If you’ve followed me anywhere on social media the last few weeks, you’ll know that I’ve got me a new backpack for my upcoming adventures. While my old one, a Jack Wolfskin Agadir 65 Women, was still in perfect condition, it wasn’t a backpack that suits my needs.
Here a short summary why I was unhappy with my old pack: It is top loading, 65 liter are way too much. It has too many different compartments, and even more straps.
So when I was looking for a new backpack, I wanted one that didn’t had all those things and after several weeks of research I found me a perfect backpack: The Osprey Farpoint 55 in size S/M!
The Osprey Farpoint 55 in S/M – First Impressions
After a short delay, the Farpoint 55 arrived in the mail and I felt as if it were Christmas and my birthday at the same time! Before I’ll show you the Farpoint 55 from all angles, here a side-by-side comparison with my Agadir 65.
They are size-wise relatively similar. However, there are several things that set them apart already. As mentioned earlier, the Agardir 65 is covered in straps while the Farpoint 55 is not. In the past, those countless straps on my Agadir 65 were such an annoyance on the road so I’m very happy to not going to have this issue anymore. Also, while the Agadir 65 can be open at the front, it can only done so to a certain degree. In other words, you’ll only see a certain amount of your stuff. The Farpoint 55, by contrast opens up all the way and allows for more packing comfort.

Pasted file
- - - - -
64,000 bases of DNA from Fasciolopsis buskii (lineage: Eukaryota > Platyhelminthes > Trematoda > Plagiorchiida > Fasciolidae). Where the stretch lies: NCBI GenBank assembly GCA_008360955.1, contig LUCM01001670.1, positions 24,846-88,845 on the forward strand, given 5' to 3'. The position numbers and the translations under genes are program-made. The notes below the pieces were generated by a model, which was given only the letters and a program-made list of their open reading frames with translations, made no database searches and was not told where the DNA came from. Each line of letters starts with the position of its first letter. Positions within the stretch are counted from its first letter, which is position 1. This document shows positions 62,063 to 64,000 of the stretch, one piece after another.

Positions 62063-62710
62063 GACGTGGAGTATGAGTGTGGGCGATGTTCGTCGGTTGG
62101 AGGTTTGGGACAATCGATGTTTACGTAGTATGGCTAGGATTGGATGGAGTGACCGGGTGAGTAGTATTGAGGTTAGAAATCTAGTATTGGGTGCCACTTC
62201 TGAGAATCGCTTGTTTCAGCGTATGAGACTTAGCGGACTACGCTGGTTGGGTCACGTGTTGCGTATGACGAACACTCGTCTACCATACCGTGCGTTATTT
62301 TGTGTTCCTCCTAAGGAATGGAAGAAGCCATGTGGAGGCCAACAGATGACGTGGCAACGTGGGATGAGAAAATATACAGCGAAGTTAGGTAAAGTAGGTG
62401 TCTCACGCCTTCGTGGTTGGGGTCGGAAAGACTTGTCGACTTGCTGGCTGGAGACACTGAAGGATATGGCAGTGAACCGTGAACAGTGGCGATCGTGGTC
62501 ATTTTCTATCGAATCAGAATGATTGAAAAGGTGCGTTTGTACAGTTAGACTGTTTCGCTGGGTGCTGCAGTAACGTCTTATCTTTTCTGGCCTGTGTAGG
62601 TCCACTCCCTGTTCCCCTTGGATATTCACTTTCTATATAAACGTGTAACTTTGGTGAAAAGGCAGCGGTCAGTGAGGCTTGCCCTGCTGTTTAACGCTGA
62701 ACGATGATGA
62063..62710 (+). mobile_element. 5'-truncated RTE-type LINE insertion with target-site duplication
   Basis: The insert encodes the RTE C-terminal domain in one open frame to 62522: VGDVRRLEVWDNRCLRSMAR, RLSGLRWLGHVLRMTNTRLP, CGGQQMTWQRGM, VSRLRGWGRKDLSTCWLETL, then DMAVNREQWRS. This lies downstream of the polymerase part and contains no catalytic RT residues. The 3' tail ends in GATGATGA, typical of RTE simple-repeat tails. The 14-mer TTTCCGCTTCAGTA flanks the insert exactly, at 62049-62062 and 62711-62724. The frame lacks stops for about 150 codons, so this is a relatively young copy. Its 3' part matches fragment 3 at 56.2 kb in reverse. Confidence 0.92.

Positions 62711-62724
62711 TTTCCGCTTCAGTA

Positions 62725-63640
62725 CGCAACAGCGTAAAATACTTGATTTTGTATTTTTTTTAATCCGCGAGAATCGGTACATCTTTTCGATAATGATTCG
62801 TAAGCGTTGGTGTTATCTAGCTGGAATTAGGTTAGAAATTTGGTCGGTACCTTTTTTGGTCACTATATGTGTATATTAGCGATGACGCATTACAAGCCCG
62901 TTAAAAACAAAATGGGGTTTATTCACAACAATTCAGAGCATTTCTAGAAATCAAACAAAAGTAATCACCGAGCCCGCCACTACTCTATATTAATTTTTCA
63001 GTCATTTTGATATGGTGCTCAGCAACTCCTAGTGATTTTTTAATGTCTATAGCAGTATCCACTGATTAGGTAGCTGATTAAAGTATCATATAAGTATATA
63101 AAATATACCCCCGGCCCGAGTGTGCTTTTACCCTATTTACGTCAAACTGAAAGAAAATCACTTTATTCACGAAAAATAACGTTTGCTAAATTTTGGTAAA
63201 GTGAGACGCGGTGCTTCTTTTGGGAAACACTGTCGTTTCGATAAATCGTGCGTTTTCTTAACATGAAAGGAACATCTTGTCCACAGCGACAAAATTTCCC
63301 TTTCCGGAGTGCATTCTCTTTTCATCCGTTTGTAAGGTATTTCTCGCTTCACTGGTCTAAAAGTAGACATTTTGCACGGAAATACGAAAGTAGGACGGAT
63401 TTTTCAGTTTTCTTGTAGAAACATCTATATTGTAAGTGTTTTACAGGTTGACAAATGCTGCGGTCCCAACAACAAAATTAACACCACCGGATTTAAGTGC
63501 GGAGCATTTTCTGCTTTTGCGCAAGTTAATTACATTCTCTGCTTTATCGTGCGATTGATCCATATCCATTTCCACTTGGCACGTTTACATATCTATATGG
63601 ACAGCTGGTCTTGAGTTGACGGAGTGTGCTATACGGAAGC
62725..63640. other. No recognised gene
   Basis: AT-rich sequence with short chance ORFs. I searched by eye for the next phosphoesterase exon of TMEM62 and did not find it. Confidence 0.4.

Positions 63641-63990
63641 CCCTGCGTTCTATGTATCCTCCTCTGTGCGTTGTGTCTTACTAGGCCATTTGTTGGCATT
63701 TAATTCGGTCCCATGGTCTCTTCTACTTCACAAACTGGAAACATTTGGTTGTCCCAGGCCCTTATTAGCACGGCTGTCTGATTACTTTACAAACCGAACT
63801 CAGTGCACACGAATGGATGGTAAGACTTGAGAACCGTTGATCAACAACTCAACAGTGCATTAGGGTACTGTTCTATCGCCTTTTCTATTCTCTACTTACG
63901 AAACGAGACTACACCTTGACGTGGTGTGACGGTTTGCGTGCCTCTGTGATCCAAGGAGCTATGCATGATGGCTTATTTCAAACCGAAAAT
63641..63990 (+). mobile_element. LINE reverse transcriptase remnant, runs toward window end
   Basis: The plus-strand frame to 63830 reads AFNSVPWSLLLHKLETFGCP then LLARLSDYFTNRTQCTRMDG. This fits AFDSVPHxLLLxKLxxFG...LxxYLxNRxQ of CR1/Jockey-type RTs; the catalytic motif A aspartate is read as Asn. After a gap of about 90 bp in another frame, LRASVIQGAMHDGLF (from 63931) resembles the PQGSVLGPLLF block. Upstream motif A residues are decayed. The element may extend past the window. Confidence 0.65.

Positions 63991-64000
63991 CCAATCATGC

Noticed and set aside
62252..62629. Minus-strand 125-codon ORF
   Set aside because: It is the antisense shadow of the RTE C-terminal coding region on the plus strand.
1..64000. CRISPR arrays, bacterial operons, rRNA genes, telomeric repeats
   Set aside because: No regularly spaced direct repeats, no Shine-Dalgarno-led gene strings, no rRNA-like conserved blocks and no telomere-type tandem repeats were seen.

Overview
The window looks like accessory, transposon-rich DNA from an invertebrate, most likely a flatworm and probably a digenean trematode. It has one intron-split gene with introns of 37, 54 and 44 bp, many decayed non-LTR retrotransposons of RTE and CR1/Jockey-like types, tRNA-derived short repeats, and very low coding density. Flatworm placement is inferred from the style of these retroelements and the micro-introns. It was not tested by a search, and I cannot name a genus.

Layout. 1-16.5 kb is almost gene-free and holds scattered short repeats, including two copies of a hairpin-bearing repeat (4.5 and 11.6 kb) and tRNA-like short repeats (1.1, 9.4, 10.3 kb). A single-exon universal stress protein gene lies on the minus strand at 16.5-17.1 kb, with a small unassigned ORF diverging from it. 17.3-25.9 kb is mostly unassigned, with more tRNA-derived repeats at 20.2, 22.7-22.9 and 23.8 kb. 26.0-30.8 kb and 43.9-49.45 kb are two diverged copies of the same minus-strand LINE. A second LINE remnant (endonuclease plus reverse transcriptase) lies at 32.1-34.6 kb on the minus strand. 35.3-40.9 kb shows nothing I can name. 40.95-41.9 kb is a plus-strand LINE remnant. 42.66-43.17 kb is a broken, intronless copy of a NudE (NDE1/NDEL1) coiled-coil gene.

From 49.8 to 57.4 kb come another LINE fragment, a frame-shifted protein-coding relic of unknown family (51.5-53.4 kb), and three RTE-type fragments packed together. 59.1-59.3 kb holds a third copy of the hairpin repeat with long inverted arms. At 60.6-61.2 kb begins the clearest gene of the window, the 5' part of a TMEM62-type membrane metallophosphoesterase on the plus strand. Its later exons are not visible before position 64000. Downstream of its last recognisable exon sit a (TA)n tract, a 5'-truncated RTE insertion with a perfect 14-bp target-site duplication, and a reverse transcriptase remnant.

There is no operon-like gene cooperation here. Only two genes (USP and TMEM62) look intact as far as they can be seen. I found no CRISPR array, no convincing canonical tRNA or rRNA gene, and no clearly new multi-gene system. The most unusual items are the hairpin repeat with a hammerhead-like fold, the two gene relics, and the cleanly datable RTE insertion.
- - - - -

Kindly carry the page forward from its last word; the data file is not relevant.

One additional feature of the Farpoint 55 that I love, and that sets it apart from the Agardir 65, is the fact that you can hide the shoulder- and hip belt when you don’t need them. This is extra useful for when you check-in you backpack at the airport. Once you don’t need it, you can tuck the flap away.
Now, one thing you need to know about the Farpoint 55 is that it is actually two separate, detachable backpacks. At the front, a small 13L daypack is attached to the main-pack with a zipper and two compression straps. Thus, the main-pack on S/M has roughly 40L.
The day-pack itself has two compartments. One small pocket and a bigger, main compartment. The small pocket is roughly A6 sized (an A5 sized notebook doesn’t fit). The main compartment has two pockets, with the bigger one, being A4 sized and padded, meant to carry a small laptop or tablet.
You have two different options to carry your day-pack. You can either leave it sipped to the main-pack, or you can carry in kangaroo-style in front of you. In order to do that, you just attach the day-pack to the hidden clasps on the shoulder straps.
I’ve done some mock-packing and I’m positively surprised how much actually fits. There are still a few thing I need to get before my trip to New Zealand in October, so I will write ‘what’s in my backpack for long-term travel in New Zealand’ later this year.
As a one-handed person, practicality is of even greater importance than to the average able-bodied traveler and everything about the Farpoint 55 can be done one-handed. For example, you can adjust the hip-belt with two different straps and both are designed in a way that I can adjust them with ease one-handed while wearing the backpack. This was not the case with my Agardir 65. I’ve always had huge issues to adjust the right hip-belt all by myself (I don’t have a right hand). In the case of the Osprey Farpoint 555, I’ve test-packed it and played around with the different carry options of the day-pack and everything went smooth and easy.
Funny side note: I’ve asked people on social media for name suggestions and picked “Sam”, a reference to a film and TV show I love, as the name for my Farpoint 55. Not only is it a reference to LOTR , it is also a reference to Stargate.
I really can’t wait to use it and see how the Farpoint 55 will hold up in day-to-day usage. At the end of the year, I will give a real review of the Farpoint 55 once I’ve used it regularly. Until then, I’ll keep staring at it in anticipation!
Happy travels, everyone!